Every year, at the hospital, all employees had to complete a safety in-service. We had to put a fire out on a patient! We used manikins and actually fought a 'real' fire. We had to learn to use the fire extinguishers. They set the in-service up in the parking lot. They built fires. They handed us the extinguisher and we put the fire out. It wasn't like watching a film. We put out the fires. And spent the rest of the night at work smelling like smoke. Everyone hated it. Everyone complained. But a night came when everyone was glad we had practiced putting out fires. And evacuating areas both laterally and horizontally! I will never forget that night.
I hadn't been at work very long. A lot of the evening shift people had left. But there were still some on the floor, finishing up their charting. Just a normal beginning of a shift. I was on the phone with my teen son, who was checking in that he had just gotten home. The fire alarms were sounding. Not unusual. They often tested them. Sometimes they malfunctioned. The fire doors had closed. I received a call from the nursing supervisor on another line. I put Justin on 'hold' and took her call. She yelled, frantically, into the phone, "I need you on 5300. We are evacuating. Fire". I could hear the panic in her voice.
So I ran. We were on the 5200 area. Just a few steps away. I burst through the fire doors and turned the corner to 5300. I stopped at their closed fire doors. The area was filled with a dark black smoke. My first thoughts were, "they really want me to come in there?" Without a second thought, my training took over. I pushed through the doors and got down low. I was looking for the bright orange stickers that were telling me which rooms needed evacuated yet. I began to open doors. Soon the firemen arrived. There were huge fire hoses everywhere. I was told what rooms to avoid. Room 5306 was where the fire was located. All other rooms were to be cleared. A total of 22 patients to be removed.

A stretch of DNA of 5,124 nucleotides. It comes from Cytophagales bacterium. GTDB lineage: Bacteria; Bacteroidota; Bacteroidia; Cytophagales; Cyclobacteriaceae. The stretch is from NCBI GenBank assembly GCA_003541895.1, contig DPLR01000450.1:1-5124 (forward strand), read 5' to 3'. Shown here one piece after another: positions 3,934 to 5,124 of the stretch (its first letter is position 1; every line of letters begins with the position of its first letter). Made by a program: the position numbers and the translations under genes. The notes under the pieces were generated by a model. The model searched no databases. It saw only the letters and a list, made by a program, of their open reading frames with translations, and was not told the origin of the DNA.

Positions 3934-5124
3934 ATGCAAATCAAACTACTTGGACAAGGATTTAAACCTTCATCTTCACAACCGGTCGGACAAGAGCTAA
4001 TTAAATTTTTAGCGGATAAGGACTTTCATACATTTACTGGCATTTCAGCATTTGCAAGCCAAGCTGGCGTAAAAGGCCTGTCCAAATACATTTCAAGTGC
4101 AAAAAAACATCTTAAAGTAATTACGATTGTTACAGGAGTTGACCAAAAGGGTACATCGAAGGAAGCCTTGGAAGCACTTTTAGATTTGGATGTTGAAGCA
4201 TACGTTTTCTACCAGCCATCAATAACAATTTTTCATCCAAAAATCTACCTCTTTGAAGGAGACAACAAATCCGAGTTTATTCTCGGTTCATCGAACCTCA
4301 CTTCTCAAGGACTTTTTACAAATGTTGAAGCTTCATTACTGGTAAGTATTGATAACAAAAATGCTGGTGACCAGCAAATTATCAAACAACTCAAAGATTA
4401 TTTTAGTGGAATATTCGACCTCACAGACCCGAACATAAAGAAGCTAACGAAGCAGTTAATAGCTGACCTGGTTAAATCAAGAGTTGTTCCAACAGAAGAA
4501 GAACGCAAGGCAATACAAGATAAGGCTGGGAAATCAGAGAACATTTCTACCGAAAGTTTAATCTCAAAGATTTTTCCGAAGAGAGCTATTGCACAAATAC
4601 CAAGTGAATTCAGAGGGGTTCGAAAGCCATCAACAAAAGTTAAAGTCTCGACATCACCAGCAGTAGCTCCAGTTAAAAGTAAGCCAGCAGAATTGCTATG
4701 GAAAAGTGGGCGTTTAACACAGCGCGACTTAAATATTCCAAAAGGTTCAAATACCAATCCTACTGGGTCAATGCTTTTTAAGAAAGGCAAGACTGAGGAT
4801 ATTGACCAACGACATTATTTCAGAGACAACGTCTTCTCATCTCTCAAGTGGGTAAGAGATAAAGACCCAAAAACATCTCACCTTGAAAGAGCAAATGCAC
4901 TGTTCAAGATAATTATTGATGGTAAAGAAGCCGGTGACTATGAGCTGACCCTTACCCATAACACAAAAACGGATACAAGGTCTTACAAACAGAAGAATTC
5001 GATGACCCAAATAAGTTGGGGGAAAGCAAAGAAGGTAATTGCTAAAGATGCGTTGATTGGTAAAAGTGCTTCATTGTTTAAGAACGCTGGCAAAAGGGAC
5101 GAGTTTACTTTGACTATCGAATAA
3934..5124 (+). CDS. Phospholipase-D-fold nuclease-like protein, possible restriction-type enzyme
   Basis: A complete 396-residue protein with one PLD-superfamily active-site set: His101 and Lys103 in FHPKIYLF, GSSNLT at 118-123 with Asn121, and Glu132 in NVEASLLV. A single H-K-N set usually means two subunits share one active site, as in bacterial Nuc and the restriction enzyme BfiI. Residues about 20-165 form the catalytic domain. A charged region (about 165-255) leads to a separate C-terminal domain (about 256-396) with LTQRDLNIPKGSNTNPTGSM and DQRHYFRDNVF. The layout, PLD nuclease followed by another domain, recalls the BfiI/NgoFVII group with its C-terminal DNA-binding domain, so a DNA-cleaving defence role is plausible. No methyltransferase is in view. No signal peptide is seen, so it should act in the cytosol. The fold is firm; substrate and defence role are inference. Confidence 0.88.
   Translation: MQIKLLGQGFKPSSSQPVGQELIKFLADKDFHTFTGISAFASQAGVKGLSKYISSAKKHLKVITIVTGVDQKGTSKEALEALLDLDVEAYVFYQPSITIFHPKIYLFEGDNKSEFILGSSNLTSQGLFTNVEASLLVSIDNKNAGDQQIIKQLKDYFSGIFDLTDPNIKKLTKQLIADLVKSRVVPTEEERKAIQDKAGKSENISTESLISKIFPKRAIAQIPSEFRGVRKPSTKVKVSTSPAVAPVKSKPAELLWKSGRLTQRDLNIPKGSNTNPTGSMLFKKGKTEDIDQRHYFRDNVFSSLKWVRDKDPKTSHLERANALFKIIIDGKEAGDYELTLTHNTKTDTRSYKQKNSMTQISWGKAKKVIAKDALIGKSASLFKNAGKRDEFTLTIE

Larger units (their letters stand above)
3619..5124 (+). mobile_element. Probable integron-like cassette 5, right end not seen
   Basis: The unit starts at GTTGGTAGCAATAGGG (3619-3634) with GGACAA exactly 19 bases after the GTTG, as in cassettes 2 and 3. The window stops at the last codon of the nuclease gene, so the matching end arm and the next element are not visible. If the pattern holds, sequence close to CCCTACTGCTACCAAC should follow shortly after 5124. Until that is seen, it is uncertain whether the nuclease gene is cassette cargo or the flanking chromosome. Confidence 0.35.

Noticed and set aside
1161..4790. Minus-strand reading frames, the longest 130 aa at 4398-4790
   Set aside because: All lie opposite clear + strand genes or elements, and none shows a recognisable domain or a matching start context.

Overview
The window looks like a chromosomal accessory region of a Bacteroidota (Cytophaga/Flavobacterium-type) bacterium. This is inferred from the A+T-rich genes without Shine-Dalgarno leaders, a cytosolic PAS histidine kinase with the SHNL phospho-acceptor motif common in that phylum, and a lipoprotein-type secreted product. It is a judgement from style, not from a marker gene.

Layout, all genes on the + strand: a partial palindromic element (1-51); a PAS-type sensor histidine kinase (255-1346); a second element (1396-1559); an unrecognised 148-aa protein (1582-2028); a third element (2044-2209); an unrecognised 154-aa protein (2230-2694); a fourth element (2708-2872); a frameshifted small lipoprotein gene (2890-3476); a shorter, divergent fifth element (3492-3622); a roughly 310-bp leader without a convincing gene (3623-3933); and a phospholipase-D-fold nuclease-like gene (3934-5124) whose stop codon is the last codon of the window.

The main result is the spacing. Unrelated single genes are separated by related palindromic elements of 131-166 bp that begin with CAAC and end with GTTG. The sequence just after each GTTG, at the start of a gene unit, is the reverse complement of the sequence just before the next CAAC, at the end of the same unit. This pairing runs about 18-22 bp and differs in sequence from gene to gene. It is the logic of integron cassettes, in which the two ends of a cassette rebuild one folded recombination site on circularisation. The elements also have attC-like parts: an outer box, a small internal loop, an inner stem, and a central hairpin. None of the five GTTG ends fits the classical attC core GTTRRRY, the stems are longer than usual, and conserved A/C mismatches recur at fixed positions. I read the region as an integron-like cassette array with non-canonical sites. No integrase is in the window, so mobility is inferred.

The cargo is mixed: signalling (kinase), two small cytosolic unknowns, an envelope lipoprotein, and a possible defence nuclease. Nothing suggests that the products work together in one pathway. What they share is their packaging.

I went into each room and found a washcloth and dampened it with water. This was to cover the mouth and nose of the patient being taken out through the smoke. After everything was over many of us realized that we should have covered our own mouths and noses. We had dark black soot inside our nostrils.
Those who were able to walk were taken out first. We lined them up in the areas away from the fire. Then came those who were not able to walk. They had to come in their beds. Or we had to carry them. I was thankful all of those firemen were there to help us lift those heavy beds over the fire hoses.
Patients were being lined up in corridors away from the fire area. They were supposed to be accompanied by their medical record. This didn't always happen. One patient stopped me and pointed to another patient who was profusely sweating and was confused. Thank goodness she was able to tell me "diabetic". Orange juice was found and another patient stayed with her.
Eventually, the entire area was clear of all patients. The lady in room 5306 was taken to ICU where she later died of her smoke inhalation injuries. She had been smoking, in bed, with her oxygen on! Very sad. Many people's lives were endangered. Patients were saddened and many were angry. But 22 lives were saved that night!
A couple of days later we gathered to critique our rescue efforts. Those orange dots did NOT work. People were still in rooms where the dot was placed. This was supposed to indicate the room was empty. New systems were devised. It was strongly impressed on staff how important to get the medical record to accompany each patient. The staff was debriefed and allowed to vent.
Lessons were learned. And fire was fought with fear!! Have you ever had to help with a fire evacuation? Or another kind of rescue effort?